A quarter century later, there are no easy answers to the Pete Problem

Wednesday March 5th, 2014
Three decades after he became the alltime hit king, Pete Rose sticks to a heavy schedule of appearances and autograph sessions that earn him more than $1 million a year.
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By 1968, when he won his first batting title and finished second in the MVP voting at age 27, Charlie Hustle was already one of the game's brightest stars.
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Rose told the room that he finally understood what it meant to "reconfigure" his life. He said, "I disrespected baseball." He looked at Perez -- calling him, "like a brother to me" -- and apologized directly, and also apologized to the other teammates from the Big Red Machine. "I'm a hardheaded guy," Rose choked out. "But I'm a lot better guy standing here tonight. .... I guarantee everyone in this room I will never disrespect you again." As he fought to get his composure, he added, "I love the fans, I love the game of baseball, and I love Cincinnati baseball."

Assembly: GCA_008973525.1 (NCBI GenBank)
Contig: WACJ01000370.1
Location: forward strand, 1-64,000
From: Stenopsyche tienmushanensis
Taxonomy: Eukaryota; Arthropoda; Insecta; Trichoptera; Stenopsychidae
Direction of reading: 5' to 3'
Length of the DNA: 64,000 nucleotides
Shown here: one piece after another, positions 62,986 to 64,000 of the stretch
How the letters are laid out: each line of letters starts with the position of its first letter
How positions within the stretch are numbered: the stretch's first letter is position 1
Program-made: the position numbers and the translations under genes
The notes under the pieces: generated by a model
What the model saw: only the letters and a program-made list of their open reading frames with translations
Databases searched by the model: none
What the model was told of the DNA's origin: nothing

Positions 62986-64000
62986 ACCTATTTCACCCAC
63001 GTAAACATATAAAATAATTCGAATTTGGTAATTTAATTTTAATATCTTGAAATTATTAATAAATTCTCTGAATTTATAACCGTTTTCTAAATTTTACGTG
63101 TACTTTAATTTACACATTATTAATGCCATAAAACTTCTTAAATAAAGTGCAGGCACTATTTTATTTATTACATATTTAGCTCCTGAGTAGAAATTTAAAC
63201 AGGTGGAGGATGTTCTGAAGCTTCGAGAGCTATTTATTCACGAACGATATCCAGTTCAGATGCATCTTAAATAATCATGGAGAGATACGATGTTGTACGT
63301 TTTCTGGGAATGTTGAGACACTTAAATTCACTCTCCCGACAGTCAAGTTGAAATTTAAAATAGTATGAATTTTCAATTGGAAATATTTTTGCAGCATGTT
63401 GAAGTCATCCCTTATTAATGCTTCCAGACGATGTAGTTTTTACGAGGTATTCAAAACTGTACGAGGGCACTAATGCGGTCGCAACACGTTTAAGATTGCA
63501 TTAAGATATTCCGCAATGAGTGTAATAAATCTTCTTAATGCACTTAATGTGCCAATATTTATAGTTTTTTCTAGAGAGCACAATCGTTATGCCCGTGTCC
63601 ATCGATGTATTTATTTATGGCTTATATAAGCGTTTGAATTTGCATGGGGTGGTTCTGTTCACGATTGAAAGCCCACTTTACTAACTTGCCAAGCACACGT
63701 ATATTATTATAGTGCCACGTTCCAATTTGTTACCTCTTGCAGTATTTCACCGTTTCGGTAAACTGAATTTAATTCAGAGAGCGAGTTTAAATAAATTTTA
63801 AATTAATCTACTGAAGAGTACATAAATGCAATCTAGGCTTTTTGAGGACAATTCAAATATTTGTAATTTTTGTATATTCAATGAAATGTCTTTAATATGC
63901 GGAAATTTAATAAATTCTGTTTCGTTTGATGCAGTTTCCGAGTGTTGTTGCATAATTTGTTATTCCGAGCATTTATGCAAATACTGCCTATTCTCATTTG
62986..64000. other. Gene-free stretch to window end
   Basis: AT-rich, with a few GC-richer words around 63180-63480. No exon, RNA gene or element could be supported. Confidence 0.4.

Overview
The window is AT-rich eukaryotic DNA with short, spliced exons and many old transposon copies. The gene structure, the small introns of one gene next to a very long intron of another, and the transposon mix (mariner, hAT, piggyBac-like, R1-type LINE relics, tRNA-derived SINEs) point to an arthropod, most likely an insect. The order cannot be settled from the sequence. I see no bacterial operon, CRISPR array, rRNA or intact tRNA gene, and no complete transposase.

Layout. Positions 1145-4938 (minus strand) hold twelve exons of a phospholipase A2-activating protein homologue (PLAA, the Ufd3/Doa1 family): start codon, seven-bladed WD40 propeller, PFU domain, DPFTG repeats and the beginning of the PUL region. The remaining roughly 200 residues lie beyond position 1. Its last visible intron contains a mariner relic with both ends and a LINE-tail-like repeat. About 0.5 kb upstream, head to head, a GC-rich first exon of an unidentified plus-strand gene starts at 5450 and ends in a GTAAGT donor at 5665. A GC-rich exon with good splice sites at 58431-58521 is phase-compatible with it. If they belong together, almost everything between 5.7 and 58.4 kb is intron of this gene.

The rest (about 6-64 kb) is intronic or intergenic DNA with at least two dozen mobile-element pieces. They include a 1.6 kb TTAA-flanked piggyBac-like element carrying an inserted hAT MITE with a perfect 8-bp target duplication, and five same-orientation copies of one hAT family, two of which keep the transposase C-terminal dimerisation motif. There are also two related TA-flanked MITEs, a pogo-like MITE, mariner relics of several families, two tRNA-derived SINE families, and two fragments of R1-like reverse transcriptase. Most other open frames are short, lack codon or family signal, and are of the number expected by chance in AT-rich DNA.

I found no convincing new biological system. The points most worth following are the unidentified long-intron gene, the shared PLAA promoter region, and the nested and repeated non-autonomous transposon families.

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To purchase a copy of Pete Rose: An American Dilemma, go here.

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